Reaction on Climate Change
The Philippines has been considered as a highly vulnerable to current (natural disasters), as well as future climate-related risks due to its geographical location and physical characteristics. It lies along the Western Pacific Basin (a generator of climatic conditions such as monsoons, thunderstorms, Inter-Tropical Convergence Zone, typhoons, among others) making it a path of an average of 20 tropical cyclones annually, nine of which makes a landfall.
Climate change is a change in the statistical properties of the climate system when considered over long periods of time. The term, however, sometimes used to refer specifically to climate change caused by human activity, as opposed to changes in climate that may have resulted as part of Earth's natural processes. The term climate change, hence, has become synonymous with global warming.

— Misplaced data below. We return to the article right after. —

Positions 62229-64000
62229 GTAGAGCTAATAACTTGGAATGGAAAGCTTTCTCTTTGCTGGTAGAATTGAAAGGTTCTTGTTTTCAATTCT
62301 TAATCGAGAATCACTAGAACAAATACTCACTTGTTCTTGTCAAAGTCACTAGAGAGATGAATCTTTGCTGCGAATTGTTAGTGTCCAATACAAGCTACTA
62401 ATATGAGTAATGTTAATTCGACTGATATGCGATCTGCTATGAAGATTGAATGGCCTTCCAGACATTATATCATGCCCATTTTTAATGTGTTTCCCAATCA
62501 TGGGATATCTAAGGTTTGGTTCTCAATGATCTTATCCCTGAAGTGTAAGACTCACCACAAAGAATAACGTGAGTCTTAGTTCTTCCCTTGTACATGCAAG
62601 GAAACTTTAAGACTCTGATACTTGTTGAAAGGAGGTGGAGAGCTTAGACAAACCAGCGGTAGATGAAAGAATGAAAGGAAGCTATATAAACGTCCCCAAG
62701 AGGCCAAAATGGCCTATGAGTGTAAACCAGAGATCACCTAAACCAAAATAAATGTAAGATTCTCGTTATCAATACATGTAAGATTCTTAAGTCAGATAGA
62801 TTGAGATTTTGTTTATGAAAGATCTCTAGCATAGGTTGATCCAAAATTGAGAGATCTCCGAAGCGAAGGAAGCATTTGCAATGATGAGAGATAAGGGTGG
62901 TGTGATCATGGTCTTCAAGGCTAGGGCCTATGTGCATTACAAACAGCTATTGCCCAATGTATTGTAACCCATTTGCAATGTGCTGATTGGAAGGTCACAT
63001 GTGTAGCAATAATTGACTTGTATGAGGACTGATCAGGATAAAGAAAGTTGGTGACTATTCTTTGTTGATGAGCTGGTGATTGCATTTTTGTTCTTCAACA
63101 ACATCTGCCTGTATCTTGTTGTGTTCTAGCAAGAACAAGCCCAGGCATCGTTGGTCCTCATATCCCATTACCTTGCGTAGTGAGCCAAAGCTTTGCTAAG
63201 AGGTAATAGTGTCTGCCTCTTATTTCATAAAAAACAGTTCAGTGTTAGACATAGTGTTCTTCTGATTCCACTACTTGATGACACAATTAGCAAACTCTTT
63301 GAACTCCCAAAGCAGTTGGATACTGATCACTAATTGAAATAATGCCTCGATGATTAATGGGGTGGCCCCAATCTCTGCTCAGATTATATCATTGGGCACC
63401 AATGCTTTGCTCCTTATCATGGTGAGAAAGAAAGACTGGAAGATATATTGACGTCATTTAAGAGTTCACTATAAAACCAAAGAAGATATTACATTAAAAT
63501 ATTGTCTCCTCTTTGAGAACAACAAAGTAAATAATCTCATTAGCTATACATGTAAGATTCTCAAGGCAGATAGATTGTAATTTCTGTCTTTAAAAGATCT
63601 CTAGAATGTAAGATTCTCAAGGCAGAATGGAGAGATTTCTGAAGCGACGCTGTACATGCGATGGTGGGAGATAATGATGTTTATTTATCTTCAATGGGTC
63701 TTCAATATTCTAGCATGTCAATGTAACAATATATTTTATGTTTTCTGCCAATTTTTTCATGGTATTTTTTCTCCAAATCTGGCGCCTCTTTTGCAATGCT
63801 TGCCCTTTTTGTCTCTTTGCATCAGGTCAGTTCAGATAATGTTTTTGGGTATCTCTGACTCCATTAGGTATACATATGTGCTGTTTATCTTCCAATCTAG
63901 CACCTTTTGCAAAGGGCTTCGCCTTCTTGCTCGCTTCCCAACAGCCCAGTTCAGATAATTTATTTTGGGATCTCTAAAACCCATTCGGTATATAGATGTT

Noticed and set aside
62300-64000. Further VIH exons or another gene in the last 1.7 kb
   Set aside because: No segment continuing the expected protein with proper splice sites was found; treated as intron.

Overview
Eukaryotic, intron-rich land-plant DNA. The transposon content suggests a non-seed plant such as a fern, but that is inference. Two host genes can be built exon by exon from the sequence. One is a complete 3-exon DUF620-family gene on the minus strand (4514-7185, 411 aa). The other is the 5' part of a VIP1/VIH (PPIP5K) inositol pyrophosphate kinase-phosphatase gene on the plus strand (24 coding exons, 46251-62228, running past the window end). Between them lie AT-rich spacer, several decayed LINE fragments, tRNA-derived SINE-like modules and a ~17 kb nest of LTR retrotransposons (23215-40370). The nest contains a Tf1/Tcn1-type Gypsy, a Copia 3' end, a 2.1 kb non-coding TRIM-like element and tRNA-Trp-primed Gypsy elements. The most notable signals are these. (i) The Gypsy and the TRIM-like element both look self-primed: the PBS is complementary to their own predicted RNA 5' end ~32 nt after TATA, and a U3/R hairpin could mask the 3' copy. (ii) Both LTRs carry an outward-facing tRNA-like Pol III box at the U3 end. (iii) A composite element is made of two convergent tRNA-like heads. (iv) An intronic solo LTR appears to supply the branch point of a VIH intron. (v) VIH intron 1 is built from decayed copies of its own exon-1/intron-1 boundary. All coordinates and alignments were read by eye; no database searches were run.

Any scientist will acknowledge that earth’s climate has always been changing. Increasing emissions into the atmosphere of carbon dioxide and other greenhouse gases (such as methane) have created the so-called “greenhouse effect,” leading to overall global warming. The intensity of solar radiation that correlates positively with global warming, provides alternative view to the carbon dioxide-greenhouse interpretation. Sea levels will rise by several meters by the end of the century, frequent violent storms will increase and more prolonged periods of drought will occur.
This phenomenon, however, have made the concerned agencies such as the Metro Manila Development Authority (MMDA), National Disaster Risk Reduction and Management Council (NDRRMC) and the Philippine Atmospheric, Geophysical and Astronomical Services Administration (PAGASA) to push for the procurement of disaster-related equipment and supplies and intensified its campaign on disaster preparedness in all parts of the region.
Today, a lot of non-government agencies and private institutions are actively engaged in the climate change...
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